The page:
Kayak is a search engine and only as good as the site they are quoting. OTA’s and carrier’s sites, do not have all flights and fares that you can book.

          1. It was better than Travelocity. I’d hardly describe a system that requires memorizing commands and airport codes as being for beginners, although I suspect that you are an expert in the field and for you it might have been too simple. For the average user like me it was very powerful.

  11. For me this is a question of comparing apples and oranges. If one is interested
    in price alone, and knows (or thinks one knows) exactly what arrangements are
    desired, then the Internet is for them.

    If one lacks the time or the initiative, or the services of “experience” (maybe?) or wants someone else to coordinate multiple parts of a trip (i.e. hotels, air and land schedules, and event tickets) then a travel agent is for them.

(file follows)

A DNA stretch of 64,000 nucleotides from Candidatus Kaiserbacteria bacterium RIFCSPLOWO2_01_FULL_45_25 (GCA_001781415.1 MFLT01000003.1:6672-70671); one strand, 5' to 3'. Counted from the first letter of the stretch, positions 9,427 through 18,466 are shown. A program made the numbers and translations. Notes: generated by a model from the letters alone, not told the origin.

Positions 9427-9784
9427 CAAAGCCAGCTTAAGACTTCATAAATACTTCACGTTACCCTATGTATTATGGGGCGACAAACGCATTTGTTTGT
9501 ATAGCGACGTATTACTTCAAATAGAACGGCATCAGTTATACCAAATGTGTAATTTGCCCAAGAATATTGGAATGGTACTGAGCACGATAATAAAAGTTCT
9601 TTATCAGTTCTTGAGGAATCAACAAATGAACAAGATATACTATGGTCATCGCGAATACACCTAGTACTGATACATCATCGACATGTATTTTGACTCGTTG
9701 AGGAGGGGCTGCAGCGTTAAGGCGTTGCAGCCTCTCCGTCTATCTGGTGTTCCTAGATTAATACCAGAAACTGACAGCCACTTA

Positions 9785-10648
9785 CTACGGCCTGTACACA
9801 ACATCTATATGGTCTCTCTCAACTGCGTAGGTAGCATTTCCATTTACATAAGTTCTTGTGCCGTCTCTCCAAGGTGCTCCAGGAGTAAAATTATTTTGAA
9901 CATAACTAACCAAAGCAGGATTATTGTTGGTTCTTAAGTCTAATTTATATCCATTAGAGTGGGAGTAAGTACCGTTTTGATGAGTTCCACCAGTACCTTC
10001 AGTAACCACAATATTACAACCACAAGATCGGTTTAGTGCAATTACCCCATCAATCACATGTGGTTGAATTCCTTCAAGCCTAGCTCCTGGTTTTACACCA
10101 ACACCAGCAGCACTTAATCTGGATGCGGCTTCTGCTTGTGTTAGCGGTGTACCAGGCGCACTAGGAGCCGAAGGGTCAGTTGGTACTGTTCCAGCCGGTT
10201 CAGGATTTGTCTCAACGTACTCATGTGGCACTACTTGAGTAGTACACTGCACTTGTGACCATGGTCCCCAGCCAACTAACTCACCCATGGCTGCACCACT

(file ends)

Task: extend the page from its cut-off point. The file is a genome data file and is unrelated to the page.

12. Yes as long as you are aware that all options are being shown. I was surprised to find what I had just booked in the GDS for my own travel wasn’t obtainable on the carrier’s website. The flights didn’t show.

    1. While it is true we can make different flight combinations using our GDS, the truth is, unless you are looking at some odd route, the flight combinations found by ITA QPX for google, hipmunk, orbitz, etc., and found by Amadeus Meta Pricer for Kayak, etc.; are sufficient for the DIY market. In fact, google flights and kayak are so good, I don’t bother to start a search with my GDS anymore. It is a lot faster and easier to simply launch google flights and kayak and hipmunk altogether with a script; look at the result, and use them to make my own itinerary in GDS. Most often, the prices are even cheaper than published fare especially when Orbitz decides to discount published fares. Thank you google flights, kayak and hipmunk. You’ve made this travel agent’s role more irrelevant in some ways but more relevant in other ways. Smart travelers know they will use a travel agent for QUALITATIVE factors the search engines do not know about. Some people care about quality.

      1. I disagree. My flights couldn’t be found online, yet they exist. Same for a client’s flight. Kayak and the carrier never showed the flight out of SFO that I booked in the GDS and it saved them $2000….$1000 per ticket. That is why I will NEVER give up the GDS.